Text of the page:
encapsulated packet with the Map-Version bit set to 1, the following
   actions are taken:

   o  It compares the Destination Map-Version found in the header with
      the current version of its own configured EID-to-RLOC mapping, for
      the destination EID found in the encapsulated packet.  If the
      received Destination Map-Version is smaller (i.e., older) than the
      current version, the ETR should apply the SMR procedure described
      in [RFC6830] and send a Map-Request with the SMR bit set.

   o  If a mapping exists in the EID-to-RLOC Cache for the source EID,
      then it compares the Map-Version of that entry with the Source
      Map-Version found in the header of the packet.  If the stored
      mapping is older (i.e., the Map-Version is smaller) than the
      source version of the LISP encapsulated packet, the xTR should
      send a Map-Request for the source EID.

   An off-path

   A cross-mode attacker could can use the Map-Version bit to force an ETR to
   send Map-Request messages.  The attacker could retrieve the current
   source and destination Map-Version for both HA and HB.  Based on this
   information, it could send mount a spoofed packet with DoS
   attack, an older Source Map-
   Version amplification attack, or Destination Map-Version.  If a spoofing attack.  For instance
   if the size of mapping cached at the Map-Request
   message xTR is larger than the size of outdated, the smallest LISP-encapsulated
   packet that could trigger such xTR will send a message, this could lead
   Map-Request to
   amplification attacks (see Section 4.4.1) so that more bandwidth is
   consumed on retrieve the target (because new mapping which can yield to a DoS
   attack (by excess of signalling traffic) or an amplification attack
   if the larger packets) than the
   bandwidth necessary at data-plane packet sent by the attacker side.  Attacks using is smaller than the Nonce-Present
   control-plane packets sent in response to the attacker's packet.
   With a spoofing attack and if the xTR considers that the spoofed ITR
   has an outdated mapping, it will send an SMR to the spoofed ITR which
   can result in performance, amplification, or DoS attack as well.

   Map-Version attackers are inherently cross mode as the Map-Version is
   a method to put control information in the data-plane.  Moreover,
   this vector involves live attackers.  Nevertheless, on-path attackers
   do not take specific advantage over off-path attackers.

3.4.  Echo-Nonce bits algorithm

   The Nonce-Present and Echo-Nonce bits are used when to verifying the
   reachability of a remote ETR.  Assume that LR3 wants to verify that
   LR1 receives the packets that it sends.  LR3 can set an xTR.  An testing xTR sets the Echo-Nonce and the
   Nonce-Present bits in LISP data encapsulated packets and include a
   random nonce in these the LISP header of packets.  Upon reception of these
   packets, LR1 will store the tested xTR stores the nonce sent by LR3 and echo it when whenever it
   returns a LISP encapsulated data packets to LR3.

   A spoofing off-path the testing xTR.  The
   reception of the echoed nonce confirms that the tested xTR is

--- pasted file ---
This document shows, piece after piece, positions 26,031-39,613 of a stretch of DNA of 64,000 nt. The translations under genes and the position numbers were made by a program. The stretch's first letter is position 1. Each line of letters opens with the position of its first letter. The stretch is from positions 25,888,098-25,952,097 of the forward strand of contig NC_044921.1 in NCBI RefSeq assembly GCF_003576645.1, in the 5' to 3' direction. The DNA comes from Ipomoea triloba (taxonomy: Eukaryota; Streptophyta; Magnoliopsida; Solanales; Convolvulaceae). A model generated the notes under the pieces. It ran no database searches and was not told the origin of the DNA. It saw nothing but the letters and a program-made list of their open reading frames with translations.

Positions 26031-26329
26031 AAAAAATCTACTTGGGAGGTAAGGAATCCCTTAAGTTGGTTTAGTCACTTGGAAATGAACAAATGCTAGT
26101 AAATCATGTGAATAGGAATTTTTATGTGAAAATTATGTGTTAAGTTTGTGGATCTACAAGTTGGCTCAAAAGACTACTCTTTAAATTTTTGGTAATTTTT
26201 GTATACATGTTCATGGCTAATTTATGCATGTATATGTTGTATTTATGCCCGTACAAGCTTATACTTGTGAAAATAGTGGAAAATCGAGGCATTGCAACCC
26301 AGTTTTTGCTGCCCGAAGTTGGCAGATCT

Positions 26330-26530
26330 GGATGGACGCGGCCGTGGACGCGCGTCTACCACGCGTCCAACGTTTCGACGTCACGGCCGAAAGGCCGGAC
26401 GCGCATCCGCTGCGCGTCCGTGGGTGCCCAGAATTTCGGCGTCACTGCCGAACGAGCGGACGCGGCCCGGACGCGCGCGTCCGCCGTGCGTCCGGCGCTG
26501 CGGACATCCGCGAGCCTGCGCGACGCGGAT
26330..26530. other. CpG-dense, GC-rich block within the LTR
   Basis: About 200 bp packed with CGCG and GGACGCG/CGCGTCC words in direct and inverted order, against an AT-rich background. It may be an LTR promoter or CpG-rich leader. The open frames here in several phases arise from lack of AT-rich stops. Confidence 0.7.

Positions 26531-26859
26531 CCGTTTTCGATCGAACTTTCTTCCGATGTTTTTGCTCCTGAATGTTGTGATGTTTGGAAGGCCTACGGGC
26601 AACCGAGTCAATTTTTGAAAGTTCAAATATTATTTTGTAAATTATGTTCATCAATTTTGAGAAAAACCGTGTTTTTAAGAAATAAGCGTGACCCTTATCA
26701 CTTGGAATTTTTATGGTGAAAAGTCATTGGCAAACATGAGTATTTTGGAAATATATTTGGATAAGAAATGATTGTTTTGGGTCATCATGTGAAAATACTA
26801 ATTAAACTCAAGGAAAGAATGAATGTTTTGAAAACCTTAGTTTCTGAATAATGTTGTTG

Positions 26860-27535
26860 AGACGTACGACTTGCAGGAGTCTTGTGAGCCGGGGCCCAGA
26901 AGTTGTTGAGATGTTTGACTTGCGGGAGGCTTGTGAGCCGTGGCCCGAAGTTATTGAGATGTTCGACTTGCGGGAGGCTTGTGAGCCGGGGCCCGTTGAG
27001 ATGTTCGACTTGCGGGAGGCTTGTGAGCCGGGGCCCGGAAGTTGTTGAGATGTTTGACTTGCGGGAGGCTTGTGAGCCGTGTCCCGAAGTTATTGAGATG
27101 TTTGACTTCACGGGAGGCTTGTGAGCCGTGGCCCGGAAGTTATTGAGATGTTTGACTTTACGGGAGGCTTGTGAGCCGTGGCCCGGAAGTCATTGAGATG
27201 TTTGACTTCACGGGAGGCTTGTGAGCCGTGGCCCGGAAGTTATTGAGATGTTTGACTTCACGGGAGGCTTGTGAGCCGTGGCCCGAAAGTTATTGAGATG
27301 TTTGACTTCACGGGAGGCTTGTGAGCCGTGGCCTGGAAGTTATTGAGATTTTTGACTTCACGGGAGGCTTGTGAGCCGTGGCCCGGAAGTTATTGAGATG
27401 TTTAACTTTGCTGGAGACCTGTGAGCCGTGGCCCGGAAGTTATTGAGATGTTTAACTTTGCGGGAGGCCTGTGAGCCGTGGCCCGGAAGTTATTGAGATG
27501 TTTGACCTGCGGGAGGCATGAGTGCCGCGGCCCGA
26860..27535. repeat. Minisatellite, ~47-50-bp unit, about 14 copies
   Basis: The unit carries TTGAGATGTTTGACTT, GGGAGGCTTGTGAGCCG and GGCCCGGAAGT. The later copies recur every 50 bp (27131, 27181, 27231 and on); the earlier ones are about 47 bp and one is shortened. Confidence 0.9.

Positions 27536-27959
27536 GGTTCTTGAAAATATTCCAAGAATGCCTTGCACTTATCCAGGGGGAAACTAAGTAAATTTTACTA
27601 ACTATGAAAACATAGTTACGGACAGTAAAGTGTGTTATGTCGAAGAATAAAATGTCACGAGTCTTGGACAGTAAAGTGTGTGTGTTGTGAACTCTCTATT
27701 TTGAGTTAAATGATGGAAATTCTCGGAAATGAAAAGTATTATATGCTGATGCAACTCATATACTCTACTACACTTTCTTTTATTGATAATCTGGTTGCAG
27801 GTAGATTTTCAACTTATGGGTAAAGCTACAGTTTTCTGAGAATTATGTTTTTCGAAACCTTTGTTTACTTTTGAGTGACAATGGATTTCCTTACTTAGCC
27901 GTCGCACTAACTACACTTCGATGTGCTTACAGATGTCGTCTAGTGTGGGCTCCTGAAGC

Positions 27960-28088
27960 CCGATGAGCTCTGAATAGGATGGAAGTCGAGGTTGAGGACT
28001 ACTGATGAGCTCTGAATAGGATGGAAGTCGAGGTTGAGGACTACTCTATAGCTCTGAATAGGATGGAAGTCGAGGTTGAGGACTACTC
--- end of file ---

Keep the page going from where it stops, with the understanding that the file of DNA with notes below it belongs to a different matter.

An attacker (SA) could can interfere with this the reachability test by sending two
   different types of packets:

   1.  LISP data encapsulated packets with the Nonce-Present bit set and
       a random nonce and the appropriate source and destination RLOCs. nonce.  Such packets are normally used in response to a
       reachability test.

   2.  LISP data encapsulated packets with the Nonce-Present and the
       Echo-Nonce bits both set and the appropriate source and
       destination RLOCs. set.  These packets will force the receiving
       ETR to store the received nonce and echo it in the LISP
       encapsulated packets that it sends.  These packets are normally
       used as trigger for a reachability test.

   The first type of packet should not cause any major problem to ITRs.
   As the reachability test uses a 24 bits nonce, it is unlikely that an
   off-path attacker could send a single packet that causes an ITR packets is used to
   believe make xTRs think that the ETR it is testing an other
   xTR is reachable while in reality it is not reachable.  To increase the success likelihood of such attack, not.  It is hence a way to mount a DoS
   attack (i.e., the attacker should create ITR will send its packet to a massive amount of packets carrying all
   possible nonce values. non-reachable ETR
   while it should use another one).

   The second type of packet packets could be exploited to attack the nonce-
   based reachability test.  Consider a spoofing off-path  If the attacker (SA)
   that sends a continuous flow of spoofed LISP data encapsulated
   packets that contain the Nonce-Present and the Echo-Nonce bit and each packet contains have a different random nonce.  The nonce, the ETR that
   receives such packets will continuously change the nonce that it
   returns to the remote ITR. ITR, which can yield to a performance attack.
   If the remote ITR starts tries a nonce-reachability test, this test may fail
   because the ETR has received a spoofed LISP data
   encapsulated packet with a different random nonce and never echoes
   the real may echo an invalid nonce.  This hence yields to a
   DoS attack.

   In this case the ITR will consider the ETR not
   reachable.  The success of this test depends on the ratio between the
   amount case of packets sent by the legitimate ITR and an on-path attacker, a packet manipulation attack is
   necessary to mount the spoofing off-
   path attack.  To mount such an attack, an off-path
   attacker (SA).  Attacks using the must mount an outer address spoofing attack.

3.5.  Instance ID bits

   LISP allows to carry in its header a 24-bits value called "Instance
   ID" and used on the ITR to indicate which local Instance ID has been
   used for encapsulation, while on the ETR can be used to select the
   forwarding table
   and used for forwarding the decapsulated packet.

   The Instance ID increases exposure to attacks ([RFC6169]) as if an